Kammaṭṭhāna

General discussion of issues related to Theravada Meditation, e.g. meditation postures, developing a regular sitting practice, skillfully relating to difficulties and hindrances, etc.

Kammaṭṭhāna

Postby Cittasanto » Fri Jan 16, 2009 11:25 pm

Can anyone tell me what it is?
where its practice derives from?
everything really!
I have my suspicions and if I am correct it would explain something which happened a while ago!
This offering maybe right, or wrong, but it is one, the other, both, or neither!
With Metta
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Re: Kammaṭṭhāna

Postby Individual » Fri Jan 16, 2009 11:42 pm

Manapa wrote:Can anyone tell me what it is?
where its practice derives from?
everything really!
I have my suspicions and if I am correct it would explain something which happened a while ago!

It's the forty objects of meditation from the Visuddhimagga, a commentary written by Buddhaghosa. The list is derived from the meditation practices taught by the Buddha. I don't think it's an all-encompassing list, but it's certainly a very nice one.

Wikipedia's article:
http://en.wikipedia.org/wiki/Kammatthana
The best things in life aren't things.

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Re: Kammaṭṭhāna

Postby cooran » Sun Jan 18, 2009 1:40 am

Hello Manapa, all,

Mahasi Sayadaw taught and explained this technique:

http://www.dhammaweb.net/mahasi/book/Ma ... tation.pdf

metta
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Re: Kammaṭṭhāna

Postby Element » Sun Jan 18, 2009 5:37 am

I may be corrected but I have heard kammatthana means 'object of work'.

Kamma here means 'work' such as in the word 'kammaniyo', which means 'ready for work' or 'active'.

Buddha said one quality of samadhi is it is active or pliant. It is sensitive and flexible for the work of introspection or vipassana.
So evaṃ samāhite citte parisuddhe pariyodāte anaṅgaṇe vigatūpakkilese mudubhūte kammaniye ṭhite āneñjappatte āsavānaṃ khayañāṇāya cittaṃ abhininnāmesiṃ.

When the mind was thus concentrated, purified, bright, unblemished, rid of defilement, pliant, malleable, steady & attained to imperturbability, I directed it to the knowledge of the ending of the mental fermentations.
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Re: Kammaṭṭhāna

Postby bodom » Sun Jan 18, 2009 1:44 pm

Element wrote:I may be corrected but I have heard kammatthana means 'object of work'.

Kamma here means 'work' such as in the word 'kammaniyo', which means 'ready for work' or 'active'.

Buddha said one quality of samadhi is it is active or pliant. It is sensitive and flexible for the work of introspection or vipassana.
So evaṃ samāhite citte parisuddhe pariyodāte anaṅgaṇe vigatūpakkilese mudubhūte kammaniye ṭhite āneñjappatte āsavānaṃ khayañāṇāya cittaṃ abhininnāmesiṃ.

When the mind was thus concentrated, purified, bright, unblemished, rid of defilement, pliant, malleable, steady & attained to imperturbability, I directed it to the knowledge of the ending of the mental fermentations.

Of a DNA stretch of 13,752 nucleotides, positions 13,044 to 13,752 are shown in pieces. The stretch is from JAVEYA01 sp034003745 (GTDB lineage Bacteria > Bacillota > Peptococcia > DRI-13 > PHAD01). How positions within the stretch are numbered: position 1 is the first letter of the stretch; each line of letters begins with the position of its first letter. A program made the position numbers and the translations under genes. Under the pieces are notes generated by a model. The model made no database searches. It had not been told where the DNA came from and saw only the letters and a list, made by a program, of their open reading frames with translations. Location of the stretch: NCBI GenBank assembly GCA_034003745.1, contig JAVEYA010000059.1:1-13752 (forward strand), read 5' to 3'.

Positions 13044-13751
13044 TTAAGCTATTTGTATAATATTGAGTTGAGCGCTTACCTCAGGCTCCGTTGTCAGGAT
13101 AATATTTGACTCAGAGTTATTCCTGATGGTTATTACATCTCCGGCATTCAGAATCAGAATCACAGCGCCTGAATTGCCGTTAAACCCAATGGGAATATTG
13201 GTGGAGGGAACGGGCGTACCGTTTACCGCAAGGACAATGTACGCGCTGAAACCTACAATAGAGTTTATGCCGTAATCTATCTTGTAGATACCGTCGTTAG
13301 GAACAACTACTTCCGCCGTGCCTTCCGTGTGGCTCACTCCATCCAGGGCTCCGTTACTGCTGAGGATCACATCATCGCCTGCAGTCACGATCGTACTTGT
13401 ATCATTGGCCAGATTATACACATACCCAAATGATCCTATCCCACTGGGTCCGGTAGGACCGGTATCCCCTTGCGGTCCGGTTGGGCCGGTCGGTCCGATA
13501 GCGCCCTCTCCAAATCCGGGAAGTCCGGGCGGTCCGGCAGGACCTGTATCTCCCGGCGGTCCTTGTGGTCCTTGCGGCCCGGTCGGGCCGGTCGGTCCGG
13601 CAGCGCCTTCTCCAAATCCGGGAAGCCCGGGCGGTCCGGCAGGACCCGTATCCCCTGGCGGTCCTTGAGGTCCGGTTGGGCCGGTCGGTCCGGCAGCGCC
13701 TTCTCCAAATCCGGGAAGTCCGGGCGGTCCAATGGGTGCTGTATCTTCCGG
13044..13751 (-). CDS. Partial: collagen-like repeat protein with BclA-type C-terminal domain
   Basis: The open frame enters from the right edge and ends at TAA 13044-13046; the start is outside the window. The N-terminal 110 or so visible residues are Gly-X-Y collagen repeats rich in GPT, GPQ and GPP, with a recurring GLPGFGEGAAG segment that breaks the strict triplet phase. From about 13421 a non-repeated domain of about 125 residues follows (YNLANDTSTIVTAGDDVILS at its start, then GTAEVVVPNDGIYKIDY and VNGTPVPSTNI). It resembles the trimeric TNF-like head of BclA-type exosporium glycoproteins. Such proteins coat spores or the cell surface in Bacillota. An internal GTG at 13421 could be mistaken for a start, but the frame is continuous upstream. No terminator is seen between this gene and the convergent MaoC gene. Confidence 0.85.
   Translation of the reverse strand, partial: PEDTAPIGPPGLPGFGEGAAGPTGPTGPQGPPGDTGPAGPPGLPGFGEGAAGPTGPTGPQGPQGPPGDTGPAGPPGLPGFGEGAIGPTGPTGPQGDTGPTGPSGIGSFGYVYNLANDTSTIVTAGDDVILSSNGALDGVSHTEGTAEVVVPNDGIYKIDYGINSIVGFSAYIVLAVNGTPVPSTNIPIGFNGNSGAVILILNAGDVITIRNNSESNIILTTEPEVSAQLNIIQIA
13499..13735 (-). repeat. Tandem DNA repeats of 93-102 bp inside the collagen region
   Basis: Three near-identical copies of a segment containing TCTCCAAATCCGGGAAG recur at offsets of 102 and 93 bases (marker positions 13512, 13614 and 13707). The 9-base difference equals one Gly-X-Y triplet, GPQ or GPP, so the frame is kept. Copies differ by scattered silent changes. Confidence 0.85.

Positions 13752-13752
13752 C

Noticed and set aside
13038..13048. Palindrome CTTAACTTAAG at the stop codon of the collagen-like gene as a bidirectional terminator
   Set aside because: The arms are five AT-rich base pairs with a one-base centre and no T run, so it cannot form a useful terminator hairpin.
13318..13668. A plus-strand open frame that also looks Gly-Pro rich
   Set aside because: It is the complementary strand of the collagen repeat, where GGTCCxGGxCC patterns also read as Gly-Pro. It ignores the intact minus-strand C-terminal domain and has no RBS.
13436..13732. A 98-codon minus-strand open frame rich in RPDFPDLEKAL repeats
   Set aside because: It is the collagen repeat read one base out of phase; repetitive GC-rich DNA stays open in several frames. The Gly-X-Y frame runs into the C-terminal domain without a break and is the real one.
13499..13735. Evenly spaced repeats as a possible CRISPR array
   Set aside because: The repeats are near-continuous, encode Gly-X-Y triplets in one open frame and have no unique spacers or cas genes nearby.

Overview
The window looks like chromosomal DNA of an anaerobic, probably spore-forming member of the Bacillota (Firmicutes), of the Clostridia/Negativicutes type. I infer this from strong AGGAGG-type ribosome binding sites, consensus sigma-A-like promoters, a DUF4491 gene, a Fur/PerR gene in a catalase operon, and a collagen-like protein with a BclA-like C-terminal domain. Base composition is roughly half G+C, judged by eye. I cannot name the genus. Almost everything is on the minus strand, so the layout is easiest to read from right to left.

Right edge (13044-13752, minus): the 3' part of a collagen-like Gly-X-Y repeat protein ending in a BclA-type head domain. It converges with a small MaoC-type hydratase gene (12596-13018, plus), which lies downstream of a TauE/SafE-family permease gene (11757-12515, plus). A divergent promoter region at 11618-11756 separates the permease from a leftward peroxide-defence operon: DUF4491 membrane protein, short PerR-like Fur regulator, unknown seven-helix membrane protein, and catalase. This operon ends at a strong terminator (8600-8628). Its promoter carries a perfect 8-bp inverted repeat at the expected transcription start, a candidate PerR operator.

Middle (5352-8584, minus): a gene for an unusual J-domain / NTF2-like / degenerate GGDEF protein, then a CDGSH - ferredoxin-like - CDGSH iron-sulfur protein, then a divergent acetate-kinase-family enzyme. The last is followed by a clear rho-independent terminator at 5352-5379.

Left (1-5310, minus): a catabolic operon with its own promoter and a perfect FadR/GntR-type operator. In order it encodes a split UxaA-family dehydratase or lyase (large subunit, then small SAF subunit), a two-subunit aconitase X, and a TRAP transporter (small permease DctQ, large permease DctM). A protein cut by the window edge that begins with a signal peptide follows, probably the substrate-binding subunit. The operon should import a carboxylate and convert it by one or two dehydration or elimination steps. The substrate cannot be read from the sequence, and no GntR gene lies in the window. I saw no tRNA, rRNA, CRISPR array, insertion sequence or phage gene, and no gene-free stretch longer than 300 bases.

In Buddhism, kammaṭṭhāna is a Pali word (Sanskrit: karmasthana) which literally means the place of work. Figuratively it means the place within the mind where one goes in order to work on spiritual development. More concretely, it refers to the forty canonical objects of meditation (samatha kammaṭṭhāna), listed in the third chapter of the Visuddhimagga.[1]

Buddhaghosa & Nanamoli (1999), p. 90.

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The heart of the path is SO simple. No need for long explanations. Give up clinging to love and hate, just rest with things as they are. That is all I do in my own practice. Do not try to become anything. Do not make yourself into anything. Do not be a meditator. Do not become enlightened. When you sit, let it be. When you walk, let it be. Grasp at nothing. Resist nothing. Of course, there are dozens of meditation techniques to develop samadhi and many kinds of vipassana. But it all comes back to this - just let it all be. Step over here where it is cool, out of the battle. - Ajahn Chah
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Re: Kammaṭṭhāna

Postby Element » Sun Jan 18, 2009 8:02 pm

bodom_bad_boy wrote:In Buddhism, kammaṭṭhāna is a Pali word (Sanskrit: karmasthana) which literally means the place of work. Figuratively it means the place within the mind where one goes in order to work on spiritual development.

Thank you. :smile:
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Re: Kammaṭṭhāna

Postby bodom » Thu Jan 22, 2009 4:09 pm

The heart of the path is SO simple. No need for long explanations. Give up clinging to love and hate, just rest with things as they are. That is all I do in my own practice. Do not try to become anything. Do not make yourself into anything. Do not be a meditator. Do not become enlightened. When you sit, let it be. When you walk, let it be. Grasp at nothing. Resist nothing. Of course, there are dozens of meditation techniques to develop samadhi and many kinds of vipassana. But it all comes back to this - just let it all be. Step over here where it is cool, out of the battle. - Ajahn Chah
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